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Wilcox v. Cornell University

United States District Court, S.D. New York

November 14, 2013

JENNIFER WILCOX, Plaintiff,
v.
CORNELL UNIVERSITY, WEILL CORNELL MEDICAL COLLEGE, JOAN AND SANFORD I. WEILL MEDICAL COLLEGE AND GRADUATE SCHOOL OF MEDICAL SCIENCES OF CORNELL UNIVERSITY, JENNIFER L. PICKARD, individually, and ANGELA CHARTER, individually, Defendants

Page 282

For Jennifer Wilcox, Plaintiff: Edward Joseph Kennedy, Phillips & Associates, Attorney at law, PLLC, New York, NY; Jesse Curtis Rose, The Rose Law Group PLLC, New York, NY; Kosta Kollef, Michael G. O'Neill, New York, NY; William Kerry Phillips, Phillips & Phillips PLLC, New York, NY.

For Cornell University, Weill Cornell Medical College, Joan and Sanford I. Weill Medical College and Graduate Scchool of Medical Sciences of Cornell University, Jennifer L. Pickard, Individually, Angela Charter, Individually, Defendants: Wendy E. Tarlow, LEAD ATTORNEY, Office of University Counsel, Cornell University, Ithaca, NY.

OPINION

Page 283

OPINION & ORDER

Hon. HAROLD BAER JR., United States District Judge.

Plaintiff Jennifer Wilcox brings this action for gender-based discrimination and retaliation under Title VII, 42 U.S.C. § 2000e et seq., the New York State Human Rights Law (" NYSHRL" ), N.Y. Exec. Law § 296 et seq., and the New York City Human Rights Law (" NYCHRL" ), N.Y.C. Admin. Code § 8-107 et seq . Defendants move for summary judgment. For the

Page 284

reasons stated below, Defendants' motion is GRANTED.

BACKGROUND

Plaintiff was an accounts receivable specialist at Defendant Cornell University's Weill Cornell Medical College (hereinafter " WCMC" ). She began her employment on February 28, 2011. But due to an illness related to her pregnancy, her last day at work was just a tad more than three weeks later on March 22, 2011. On March 28, Plaintiff's supervisor told her that she would qualify for short-term disability benefits if her absence continued through March 29. Plaintiff then formally requested benefits and advised WCMC that she would be unable to return to work until April 27, 2011. (Defs.' 56.1 Ex. 6, at 000009.)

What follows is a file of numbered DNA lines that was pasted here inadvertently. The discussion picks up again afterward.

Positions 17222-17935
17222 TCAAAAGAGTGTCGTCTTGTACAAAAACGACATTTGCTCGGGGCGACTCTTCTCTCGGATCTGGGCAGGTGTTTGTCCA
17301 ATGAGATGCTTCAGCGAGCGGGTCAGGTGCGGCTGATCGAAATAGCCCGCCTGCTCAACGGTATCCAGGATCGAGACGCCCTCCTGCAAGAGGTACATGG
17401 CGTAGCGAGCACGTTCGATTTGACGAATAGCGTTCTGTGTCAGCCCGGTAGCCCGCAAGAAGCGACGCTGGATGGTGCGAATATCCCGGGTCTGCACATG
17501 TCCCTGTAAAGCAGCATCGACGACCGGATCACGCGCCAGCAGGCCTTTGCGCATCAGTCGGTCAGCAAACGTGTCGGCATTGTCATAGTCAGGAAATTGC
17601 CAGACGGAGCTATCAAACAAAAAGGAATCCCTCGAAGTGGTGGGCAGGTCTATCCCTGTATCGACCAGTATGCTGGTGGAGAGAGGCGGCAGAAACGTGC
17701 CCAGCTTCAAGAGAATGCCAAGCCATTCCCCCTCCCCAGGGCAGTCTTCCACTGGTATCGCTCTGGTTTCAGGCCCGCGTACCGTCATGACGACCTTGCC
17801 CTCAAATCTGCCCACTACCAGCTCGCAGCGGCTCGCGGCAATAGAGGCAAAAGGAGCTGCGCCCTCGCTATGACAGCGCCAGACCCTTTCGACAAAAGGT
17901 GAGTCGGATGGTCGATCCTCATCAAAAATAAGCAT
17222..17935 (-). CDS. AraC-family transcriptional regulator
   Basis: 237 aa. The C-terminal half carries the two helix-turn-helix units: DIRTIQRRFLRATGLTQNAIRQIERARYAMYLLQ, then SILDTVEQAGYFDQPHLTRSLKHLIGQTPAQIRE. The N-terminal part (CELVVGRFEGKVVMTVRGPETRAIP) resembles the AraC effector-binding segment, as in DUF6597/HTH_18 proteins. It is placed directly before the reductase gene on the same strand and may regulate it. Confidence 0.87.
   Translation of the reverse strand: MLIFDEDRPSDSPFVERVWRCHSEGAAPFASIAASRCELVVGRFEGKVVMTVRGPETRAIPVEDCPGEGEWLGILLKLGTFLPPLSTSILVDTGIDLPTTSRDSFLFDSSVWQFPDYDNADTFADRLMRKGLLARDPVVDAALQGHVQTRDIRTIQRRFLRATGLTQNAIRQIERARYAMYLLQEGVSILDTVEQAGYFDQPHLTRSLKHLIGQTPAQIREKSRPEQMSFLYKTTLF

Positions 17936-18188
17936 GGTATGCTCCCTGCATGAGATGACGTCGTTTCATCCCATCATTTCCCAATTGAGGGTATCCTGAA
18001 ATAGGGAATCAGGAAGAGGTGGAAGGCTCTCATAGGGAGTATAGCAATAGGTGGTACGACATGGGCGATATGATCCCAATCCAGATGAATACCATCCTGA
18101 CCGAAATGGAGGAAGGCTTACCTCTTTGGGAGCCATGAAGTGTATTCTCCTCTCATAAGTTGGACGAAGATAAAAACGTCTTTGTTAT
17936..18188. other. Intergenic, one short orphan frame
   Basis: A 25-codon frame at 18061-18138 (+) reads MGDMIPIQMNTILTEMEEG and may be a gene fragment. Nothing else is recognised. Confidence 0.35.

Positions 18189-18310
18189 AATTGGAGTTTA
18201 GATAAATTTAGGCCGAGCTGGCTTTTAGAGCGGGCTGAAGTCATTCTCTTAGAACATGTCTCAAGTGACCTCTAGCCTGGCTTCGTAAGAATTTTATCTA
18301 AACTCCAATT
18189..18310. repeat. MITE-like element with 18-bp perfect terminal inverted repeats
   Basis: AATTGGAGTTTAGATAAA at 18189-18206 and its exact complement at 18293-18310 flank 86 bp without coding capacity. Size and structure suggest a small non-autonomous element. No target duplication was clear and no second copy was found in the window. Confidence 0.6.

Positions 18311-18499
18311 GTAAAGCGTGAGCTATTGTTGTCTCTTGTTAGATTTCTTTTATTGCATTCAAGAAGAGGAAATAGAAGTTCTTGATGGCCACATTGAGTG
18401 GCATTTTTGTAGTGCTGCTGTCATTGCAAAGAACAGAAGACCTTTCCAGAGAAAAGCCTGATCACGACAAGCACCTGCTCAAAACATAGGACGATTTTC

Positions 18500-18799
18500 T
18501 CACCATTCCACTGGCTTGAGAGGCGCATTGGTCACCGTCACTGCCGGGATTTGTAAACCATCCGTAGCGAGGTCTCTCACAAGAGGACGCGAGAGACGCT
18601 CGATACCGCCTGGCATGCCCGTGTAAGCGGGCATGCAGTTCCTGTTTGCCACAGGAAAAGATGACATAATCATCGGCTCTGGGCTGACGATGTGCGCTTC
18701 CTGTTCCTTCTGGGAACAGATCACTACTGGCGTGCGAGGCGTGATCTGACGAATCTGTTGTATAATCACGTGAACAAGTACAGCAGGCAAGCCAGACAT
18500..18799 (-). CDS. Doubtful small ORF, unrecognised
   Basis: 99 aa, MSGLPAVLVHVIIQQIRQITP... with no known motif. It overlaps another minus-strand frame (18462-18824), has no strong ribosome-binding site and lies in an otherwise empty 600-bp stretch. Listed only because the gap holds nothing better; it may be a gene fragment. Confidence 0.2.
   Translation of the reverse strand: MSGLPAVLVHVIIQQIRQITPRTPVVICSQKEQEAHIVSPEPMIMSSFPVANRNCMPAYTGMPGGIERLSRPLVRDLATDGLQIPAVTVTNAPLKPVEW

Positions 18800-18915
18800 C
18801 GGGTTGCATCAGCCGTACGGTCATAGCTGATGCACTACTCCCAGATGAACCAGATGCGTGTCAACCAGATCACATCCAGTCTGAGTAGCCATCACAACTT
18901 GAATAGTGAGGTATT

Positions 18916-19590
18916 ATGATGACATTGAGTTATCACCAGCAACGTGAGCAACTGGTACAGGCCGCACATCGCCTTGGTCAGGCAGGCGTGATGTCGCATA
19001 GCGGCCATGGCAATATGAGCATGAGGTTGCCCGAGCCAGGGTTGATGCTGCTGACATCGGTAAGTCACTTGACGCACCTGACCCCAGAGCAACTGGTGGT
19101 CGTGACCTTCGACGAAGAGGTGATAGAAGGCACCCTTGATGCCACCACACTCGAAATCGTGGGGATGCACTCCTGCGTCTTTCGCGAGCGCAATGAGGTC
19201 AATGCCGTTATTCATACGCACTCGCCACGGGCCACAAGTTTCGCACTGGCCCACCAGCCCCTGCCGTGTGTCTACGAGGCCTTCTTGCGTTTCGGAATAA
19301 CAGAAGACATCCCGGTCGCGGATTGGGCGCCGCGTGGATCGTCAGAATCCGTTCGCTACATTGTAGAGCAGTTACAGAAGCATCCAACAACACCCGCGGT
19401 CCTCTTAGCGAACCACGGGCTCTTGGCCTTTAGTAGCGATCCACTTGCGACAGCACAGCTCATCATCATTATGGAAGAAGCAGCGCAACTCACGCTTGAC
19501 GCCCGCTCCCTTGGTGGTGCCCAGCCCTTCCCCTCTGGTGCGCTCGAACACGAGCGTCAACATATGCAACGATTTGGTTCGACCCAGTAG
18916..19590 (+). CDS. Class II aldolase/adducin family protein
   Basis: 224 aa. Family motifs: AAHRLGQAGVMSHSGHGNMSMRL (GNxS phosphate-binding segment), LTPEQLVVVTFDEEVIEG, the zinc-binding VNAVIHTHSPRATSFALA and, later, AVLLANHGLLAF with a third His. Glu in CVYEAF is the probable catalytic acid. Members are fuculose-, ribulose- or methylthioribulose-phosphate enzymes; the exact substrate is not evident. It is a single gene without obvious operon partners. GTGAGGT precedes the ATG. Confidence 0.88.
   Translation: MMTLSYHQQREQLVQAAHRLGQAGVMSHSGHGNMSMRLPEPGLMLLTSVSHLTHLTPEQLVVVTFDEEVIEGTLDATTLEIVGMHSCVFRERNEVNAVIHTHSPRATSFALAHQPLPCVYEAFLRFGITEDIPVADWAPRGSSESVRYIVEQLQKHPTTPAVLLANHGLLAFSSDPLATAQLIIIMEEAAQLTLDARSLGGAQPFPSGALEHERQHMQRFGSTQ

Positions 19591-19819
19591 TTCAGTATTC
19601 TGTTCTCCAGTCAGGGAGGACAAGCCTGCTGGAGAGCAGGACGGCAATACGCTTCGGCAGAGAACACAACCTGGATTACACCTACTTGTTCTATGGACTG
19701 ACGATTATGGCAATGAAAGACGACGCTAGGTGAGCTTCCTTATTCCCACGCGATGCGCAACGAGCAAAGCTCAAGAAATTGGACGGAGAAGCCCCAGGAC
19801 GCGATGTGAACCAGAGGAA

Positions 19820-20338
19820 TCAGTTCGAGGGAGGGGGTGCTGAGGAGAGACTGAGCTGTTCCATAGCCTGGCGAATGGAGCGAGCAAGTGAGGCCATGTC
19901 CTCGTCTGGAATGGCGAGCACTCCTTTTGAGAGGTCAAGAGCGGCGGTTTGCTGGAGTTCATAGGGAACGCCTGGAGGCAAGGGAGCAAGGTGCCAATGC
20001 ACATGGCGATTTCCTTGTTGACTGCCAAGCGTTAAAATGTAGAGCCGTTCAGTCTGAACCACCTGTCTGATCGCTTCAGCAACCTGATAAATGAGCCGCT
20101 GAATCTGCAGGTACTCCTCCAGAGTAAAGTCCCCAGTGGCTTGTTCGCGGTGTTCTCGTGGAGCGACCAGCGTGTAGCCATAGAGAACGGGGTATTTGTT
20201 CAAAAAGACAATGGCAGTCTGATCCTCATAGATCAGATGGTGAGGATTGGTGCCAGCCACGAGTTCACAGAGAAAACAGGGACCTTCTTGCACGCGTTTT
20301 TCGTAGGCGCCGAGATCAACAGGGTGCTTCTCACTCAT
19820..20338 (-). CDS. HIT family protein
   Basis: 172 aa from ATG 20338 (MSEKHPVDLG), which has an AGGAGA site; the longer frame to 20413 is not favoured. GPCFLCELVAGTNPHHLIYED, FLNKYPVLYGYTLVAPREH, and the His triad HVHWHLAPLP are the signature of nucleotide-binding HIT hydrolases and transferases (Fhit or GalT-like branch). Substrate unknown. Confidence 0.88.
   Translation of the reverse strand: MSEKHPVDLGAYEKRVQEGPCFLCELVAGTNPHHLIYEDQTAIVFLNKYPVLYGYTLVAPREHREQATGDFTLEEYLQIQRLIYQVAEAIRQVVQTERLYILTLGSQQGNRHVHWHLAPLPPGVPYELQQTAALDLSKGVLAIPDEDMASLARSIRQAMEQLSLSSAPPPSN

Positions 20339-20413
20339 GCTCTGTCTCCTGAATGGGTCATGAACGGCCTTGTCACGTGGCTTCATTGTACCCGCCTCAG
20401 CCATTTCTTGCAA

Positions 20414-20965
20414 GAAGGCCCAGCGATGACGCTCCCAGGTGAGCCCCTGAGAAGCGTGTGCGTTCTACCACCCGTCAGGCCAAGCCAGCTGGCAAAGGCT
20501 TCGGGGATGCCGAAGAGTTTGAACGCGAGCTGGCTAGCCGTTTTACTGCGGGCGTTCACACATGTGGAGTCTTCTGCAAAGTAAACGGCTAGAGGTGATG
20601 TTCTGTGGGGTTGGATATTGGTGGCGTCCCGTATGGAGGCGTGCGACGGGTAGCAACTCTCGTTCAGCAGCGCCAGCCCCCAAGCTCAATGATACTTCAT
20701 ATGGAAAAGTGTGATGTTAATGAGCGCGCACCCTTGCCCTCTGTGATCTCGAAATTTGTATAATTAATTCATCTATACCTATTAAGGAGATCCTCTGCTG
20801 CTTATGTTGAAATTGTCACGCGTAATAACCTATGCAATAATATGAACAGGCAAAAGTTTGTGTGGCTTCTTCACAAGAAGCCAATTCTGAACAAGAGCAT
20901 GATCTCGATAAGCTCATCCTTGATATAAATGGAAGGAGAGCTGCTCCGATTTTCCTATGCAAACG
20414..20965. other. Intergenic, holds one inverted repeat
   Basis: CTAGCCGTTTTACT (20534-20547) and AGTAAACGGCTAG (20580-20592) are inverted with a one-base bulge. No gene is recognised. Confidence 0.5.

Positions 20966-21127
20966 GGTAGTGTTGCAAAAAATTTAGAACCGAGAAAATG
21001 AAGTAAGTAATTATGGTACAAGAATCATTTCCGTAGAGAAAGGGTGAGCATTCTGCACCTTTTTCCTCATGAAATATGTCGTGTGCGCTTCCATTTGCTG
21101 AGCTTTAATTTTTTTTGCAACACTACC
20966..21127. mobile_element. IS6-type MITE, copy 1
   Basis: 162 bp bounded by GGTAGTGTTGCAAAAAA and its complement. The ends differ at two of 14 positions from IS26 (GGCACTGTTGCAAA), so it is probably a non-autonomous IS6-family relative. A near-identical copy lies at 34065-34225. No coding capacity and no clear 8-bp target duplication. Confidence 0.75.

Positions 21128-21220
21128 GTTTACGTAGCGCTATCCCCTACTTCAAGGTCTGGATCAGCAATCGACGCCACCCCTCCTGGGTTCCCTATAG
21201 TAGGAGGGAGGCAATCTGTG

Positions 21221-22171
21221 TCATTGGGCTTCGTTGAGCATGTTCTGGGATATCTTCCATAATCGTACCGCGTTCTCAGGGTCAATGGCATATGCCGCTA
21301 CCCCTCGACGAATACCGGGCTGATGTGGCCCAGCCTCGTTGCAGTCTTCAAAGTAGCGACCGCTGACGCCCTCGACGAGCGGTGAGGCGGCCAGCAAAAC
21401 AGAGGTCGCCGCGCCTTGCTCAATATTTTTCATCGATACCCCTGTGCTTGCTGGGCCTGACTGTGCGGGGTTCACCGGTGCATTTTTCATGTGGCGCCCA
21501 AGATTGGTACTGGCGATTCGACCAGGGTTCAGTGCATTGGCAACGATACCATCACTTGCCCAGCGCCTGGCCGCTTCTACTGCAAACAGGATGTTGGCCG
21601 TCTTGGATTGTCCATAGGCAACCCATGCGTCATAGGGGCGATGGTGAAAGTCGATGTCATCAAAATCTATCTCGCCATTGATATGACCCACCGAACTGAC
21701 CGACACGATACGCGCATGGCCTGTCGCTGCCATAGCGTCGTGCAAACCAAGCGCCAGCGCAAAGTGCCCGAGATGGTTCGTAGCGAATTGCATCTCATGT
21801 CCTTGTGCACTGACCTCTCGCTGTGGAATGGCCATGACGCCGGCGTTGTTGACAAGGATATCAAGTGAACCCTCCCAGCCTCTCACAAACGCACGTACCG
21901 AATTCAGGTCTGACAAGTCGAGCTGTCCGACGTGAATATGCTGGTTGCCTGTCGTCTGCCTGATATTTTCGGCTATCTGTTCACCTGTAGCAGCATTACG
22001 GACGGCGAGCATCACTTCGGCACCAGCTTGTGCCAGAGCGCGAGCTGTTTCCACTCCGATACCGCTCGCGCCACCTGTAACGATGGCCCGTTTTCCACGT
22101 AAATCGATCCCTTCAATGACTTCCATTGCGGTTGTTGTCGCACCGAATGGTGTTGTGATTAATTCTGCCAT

Unfortunately, after receiving Plaintiff's paperwork, Defendant Angela Charter Lent, WCMC's Director of Recruitment and Employee Development, advised Plaintiff that she was ineligible for short-term disability benefits. Since according to WCMC's benefits policy, only employees with " at least four weeks of service are eligible" for short-term disability benefits, Lent wrote to Plaintiff on April 3 to inform her that her employment " [would] be terminated effective March 23, 2011" --the first day of Plaintiff's absence. (Defs.' 56.1 Ex. 7; id. Ex. 8, at 000017.) This termination date was based upon WCMC's definition of " service" as " being at work." (Lent Dep. 12:6-9.) While WCMC's written policy did not expressly define the term " service," Lent maintains that calculating service time from the date an employee becomes disabled is standard policy. ( Id. 11:16-13:8.) WCMC then offers such individuals reemployment upon their ability to return to work. (Lent Aff. ¶ 6.)

In support of that policy, Lent also wrote to Plaintiff in the same April 3 email that " in order to accommodate [her] disability," WCMC would " refrain from immediately filling [Plaintiff's] job." (Defs.' 56.1 Ex. 7.) Reinstatement was contingent upon Plaintiff's ability " to begin working on or before April 27, 2011, as designated by [her] physician." ( Id.) According to Lent, WCMC policy requires that " once a doctor puts someone out, the doctor needs to clear them" before they may return to work. (Lent Dep. 64:10-14.) Immediately after learning that WCMC would not provide short-term disability benefits and that her position had been terminated, Plaintiff concluded that WCMC was discriminating against her because of her pregnancy, and on April 5, 2011, she filed an EEOC charge alleging gender discrimination. Soon after her termination, Plaintiff relocated to Georgia to be with her family and save money.

On April 14, Lent again wrote to Plaintiff that " [b]ased on the medical documentation [she] ha[d] provided," Plaintiff would " be cleared to work on April 28th." ( Id. Ex. 10.) Lent then asked Plaintiff to confirm her intent to return. But Plaintiff admits that she never responded directly to this inquiry. (Pl.'s 56.1 ΒΆ 27.) Instead, Plaintiff spoke with WCMC human resources personnel that day and informed them that " she [did] not have the money to see the doctor to get the return to work clearance she need[ed]." (Rose ...


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